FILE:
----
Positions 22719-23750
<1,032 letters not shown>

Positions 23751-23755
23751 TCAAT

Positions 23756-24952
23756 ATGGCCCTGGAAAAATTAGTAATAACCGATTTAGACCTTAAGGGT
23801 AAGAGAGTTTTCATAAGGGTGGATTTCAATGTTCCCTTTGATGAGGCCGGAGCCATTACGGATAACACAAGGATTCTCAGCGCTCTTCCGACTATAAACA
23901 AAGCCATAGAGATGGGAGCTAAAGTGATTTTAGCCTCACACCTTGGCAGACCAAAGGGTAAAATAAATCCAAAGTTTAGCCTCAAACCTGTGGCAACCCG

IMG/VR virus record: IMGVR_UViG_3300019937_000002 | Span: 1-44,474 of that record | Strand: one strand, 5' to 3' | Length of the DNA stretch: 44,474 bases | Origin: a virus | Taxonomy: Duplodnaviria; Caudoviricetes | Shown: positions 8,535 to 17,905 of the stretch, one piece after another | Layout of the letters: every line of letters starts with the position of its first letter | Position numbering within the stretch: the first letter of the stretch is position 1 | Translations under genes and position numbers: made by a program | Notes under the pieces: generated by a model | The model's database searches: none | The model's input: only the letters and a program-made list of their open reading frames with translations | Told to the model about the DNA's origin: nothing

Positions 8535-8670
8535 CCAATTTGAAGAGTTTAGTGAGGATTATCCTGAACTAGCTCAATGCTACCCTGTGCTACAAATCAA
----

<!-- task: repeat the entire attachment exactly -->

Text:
Positions 22719-23750
<1,032 letters not shown>

Positions 23751-23755
23751 TCAAT

Positions 23756-24952
23756 ATGGCCCTGGAAAAATTAGTAATAACCGATTTAGACCTTAAGGGT
23801 AAGAGAGTTTTCATAAGGGTGGATTTCAATGTTCCCTTTGATGAGGCCGGAGCCATTACGGATAACACAAGGATTCTCAGCGCTCTTCCGACTATAAACA
23901 AAGCCATAGAGATGGGAGCTAAAGTGATTTTAGCCTCACACCTTGGCAGACCAAAGGGTAAAATAAATCCAAAGTTTAGCCTCAAACCTGTGGCAACCCG

IMG/VR virus record: IMGVR_UViG_3300019937_000002 | Span: 1-44,474 of that record | Strand: one strand, 5' to 3' | Length of the DNA stretch: 44,474 bases | Origin: a virus | Taxonomy: Duplodnaviria; Caudoviricetes | Shown: positions 8,535 to 17,905 of the stretch, one piece after another | Layout of the letters: every line of letters starts with the position of its first letter | Position numbering within the stretch: the first letter of the stretch is position 1 | Translations under genes and position numbers: made by a program | Notes under the pieces: generated by a model | The model's database searches: none | The model's input: only the letters and a program-made list of their open reading frames with translations | Told to the model about the DNA's origin: nothing

Positions 8535-8670
8535 CCAATTTGAAGAGTTTAGTGAGGATTATCCTGAACTAGCTCAATGCTACCCTGTGCTACAAATCAA